In 1959, Marx attempted to cash in on the popularity of TV westerns by creating an 1860s style locomotive. Today, the Marx William Crooks locomotive is one of the rarer and more desirable Marx locomotives. You don’t often hear the words “rare” and “Marx” together.
The Marx locomotive was a recognizable model of the real William Crooks locomotive, a St. Paul and Pacific 1861-era engine that still exists today.
Comparing Bachmann vs Lionel is a contrast between two very old, established names in electric trains. Lionel, in one form or another, has been selling trains since 1900. Bachmann, the largest seller of trains in the world, was founded in 1833, though they started selling trains in 1966.
Ironically, it was Lionel that got Bachmann into the train business. In the 1940s and 1950s, when every kid wanted a Lionel or American Flyer train, Bachmann sold buildings under its Plasticville brand so kids and dads could build towns for those trains to run in. As the focus shifted to smaller scales in the 1960s, Bachmann moved with it, with greater success than the companies it once shared a symbiotic relationship with.
A fellow Marx collector asked recently for information about sets containing the elusive Marx windup 490 (also sometimes called the mechanical 490), so I thought I would share what I know about set number 452.
Disassembling a Marx 490 locomotive isn’t too difficult, but it’s very different from other Marx locomotives.
Once you take one apart, though, you’ll see why it was designed how it was. It was Marx’s lowest-cost locomotive, and it could be assembled without tools, so the labor costs were minimal.
For that matter you only need one tool to take it apart, and since there’s so little in it that can break–not even a headlight–you can find anything you would need to service it at the nearest hardware store or auto parts store.
Yesterday I wrote about my greatest estate sale find ever. Well, the very same month as that one, I found another estate sale featuring a Lionel 1110 locomotive, which happened to be my Dad’s first train. So of course I put that sale on my list. The 1110 wasn’t among Lionel’s finest moments, but I’ll note that in 1986 when Dad and I pulled his postwar Lionels out of storage, it was the first of Dad’s locomotives that we got running, and in 2003 when I got them out again, it was the only one that still ran.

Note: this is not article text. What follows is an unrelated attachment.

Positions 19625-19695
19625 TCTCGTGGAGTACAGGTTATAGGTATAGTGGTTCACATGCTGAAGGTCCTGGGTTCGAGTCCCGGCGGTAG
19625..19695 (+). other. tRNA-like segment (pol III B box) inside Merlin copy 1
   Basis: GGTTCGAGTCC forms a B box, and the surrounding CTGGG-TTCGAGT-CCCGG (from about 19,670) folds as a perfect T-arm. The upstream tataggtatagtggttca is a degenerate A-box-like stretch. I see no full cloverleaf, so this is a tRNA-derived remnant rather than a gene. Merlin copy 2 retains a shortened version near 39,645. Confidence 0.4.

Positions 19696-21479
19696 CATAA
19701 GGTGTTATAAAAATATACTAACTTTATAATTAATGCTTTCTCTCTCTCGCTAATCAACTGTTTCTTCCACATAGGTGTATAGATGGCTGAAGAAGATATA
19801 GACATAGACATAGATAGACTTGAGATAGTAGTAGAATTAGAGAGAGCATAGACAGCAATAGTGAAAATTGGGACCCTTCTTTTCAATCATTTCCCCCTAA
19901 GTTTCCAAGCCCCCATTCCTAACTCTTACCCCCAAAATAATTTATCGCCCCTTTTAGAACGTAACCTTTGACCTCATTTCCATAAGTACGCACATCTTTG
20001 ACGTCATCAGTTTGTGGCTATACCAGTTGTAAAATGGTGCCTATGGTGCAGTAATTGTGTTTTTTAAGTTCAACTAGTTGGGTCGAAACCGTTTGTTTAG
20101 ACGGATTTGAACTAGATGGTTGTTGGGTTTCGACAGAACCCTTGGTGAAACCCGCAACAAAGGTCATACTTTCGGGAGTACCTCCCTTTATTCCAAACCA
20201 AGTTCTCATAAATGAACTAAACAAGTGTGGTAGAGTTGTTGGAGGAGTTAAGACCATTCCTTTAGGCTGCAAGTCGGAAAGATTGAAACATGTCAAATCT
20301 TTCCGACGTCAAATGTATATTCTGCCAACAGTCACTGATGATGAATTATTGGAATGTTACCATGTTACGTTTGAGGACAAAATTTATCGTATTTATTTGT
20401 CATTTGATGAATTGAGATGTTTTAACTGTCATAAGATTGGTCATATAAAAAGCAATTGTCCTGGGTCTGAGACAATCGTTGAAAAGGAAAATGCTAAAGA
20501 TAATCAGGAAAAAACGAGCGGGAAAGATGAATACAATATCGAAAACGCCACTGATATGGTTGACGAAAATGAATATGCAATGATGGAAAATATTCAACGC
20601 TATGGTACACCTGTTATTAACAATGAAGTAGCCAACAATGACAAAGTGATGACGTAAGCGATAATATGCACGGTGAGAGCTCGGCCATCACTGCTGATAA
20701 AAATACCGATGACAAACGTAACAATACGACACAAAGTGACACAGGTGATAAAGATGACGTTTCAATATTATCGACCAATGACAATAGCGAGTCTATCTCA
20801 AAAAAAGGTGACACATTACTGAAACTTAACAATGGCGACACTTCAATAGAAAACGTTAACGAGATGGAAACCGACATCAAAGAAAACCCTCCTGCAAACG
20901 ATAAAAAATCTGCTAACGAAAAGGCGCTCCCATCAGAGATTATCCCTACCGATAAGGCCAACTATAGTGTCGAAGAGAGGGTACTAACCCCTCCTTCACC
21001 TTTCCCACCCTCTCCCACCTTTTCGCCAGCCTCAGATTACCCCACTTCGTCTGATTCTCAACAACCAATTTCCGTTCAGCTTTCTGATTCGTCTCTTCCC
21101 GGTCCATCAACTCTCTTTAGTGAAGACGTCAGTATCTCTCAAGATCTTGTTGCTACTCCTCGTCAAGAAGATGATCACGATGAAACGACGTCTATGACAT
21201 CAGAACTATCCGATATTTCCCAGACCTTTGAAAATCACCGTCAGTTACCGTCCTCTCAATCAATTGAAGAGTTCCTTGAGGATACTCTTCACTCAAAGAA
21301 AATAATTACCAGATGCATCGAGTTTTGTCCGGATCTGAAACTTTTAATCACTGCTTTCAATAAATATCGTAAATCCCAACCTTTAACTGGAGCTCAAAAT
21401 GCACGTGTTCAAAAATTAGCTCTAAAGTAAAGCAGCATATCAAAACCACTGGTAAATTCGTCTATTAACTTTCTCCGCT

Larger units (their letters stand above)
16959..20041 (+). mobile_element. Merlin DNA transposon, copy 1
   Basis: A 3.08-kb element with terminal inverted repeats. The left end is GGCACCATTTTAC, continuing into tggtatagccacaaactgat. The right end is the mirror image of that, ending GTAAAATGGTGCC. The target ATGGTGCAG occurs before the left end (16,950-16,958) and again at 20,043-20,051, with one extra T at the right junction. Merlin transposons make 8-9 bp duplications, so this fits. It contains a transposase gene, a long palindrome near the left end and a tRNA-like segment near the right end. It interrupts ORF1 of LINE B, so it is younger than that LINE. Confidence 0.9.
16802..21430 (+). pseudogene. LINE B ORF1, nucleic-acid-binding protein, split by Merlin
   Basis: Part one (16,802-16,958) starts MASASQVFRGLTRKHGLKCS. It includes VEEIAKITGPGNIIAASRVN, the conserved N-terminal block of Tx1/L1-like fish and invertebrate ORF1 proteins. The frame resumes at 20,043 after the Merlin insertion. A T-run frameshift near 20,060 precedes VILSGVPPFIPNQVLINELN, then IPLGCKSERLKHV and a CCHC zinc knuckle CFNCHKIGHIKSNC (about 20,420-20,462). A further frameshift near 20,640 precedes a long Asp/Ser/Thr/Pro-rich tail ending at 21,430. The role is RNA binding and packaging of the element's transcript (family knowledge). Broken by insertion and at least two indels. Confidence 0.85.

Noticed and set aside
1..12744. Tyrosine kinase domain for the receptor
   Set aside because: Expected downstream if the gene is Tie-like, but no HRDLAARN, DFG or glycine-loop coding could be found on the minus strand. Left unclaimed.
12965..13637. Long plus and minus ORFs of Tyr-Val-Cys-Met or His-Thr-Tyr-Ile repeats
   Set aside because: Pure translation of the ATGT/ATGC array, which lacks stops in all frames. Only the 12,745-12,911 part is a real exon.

Well, this 1110 didn’t run. The motor assembly was cracked and it wasn’t worth the asking price. But behind the locomotive, I found some paperwork. “Build these realistic models!” it urged. It was marked $4. The tag warned it was very delicate. I took it out of the plastic bag it was in, decided against trying to unfold it, and bought it unseen. Read more
For a starter, wooden boxes of all types with and without locking mechanisms, souvenir boxes, tea boxes, cigar boxes, jewelry, knife boxes and the list goes on for value. If you can put something in it, somebody wants to give you money for it.
Don’t get too excited, but a box doesn’t have to be made of wood to be valuable. Even a cardboard box can have some value, depending on what came in it. But don’t get too excited. Read more
I’ve written before about the Greenberg Pocket Price Guide for Marx, and I frequently recommend it, especially to newcomers, because it’s very easy to end up spending $30 on a car that’s only worth $10. I know when starting out we prefer to spend our train money on trains. But by saving you from overpaying, the guide quickly pays for itself. Here’s how I use mine. The guide isn’t perfect, though. One of the items it omits is the Marx windup 490 steam locomotive.
Marx made clockwork locomotives longer than anyone else and they typically aren’t worth a lot today. But the 490 is different. There are always exceptions with Marx. Read more
Of course I was mostly interested in the first couple of chapters, where he talks about growing up with Lionel trains. It’s more a personal recollection than a complete history, which was his intent, but that’s good. The history of the consumer perspective often gets lost. He and his mother regarded American Flyer as more realistic but flimsier; Lionel was rugged but ran on unrealistic 3-rail track.
Here’s another interesting tidbit: Growing up in the 1950s, your big toy was either a train set or a fort playset–normal families couldn’t afford both. I was vaguely aware that the fort playsets existed but didn’t know that about them. Read more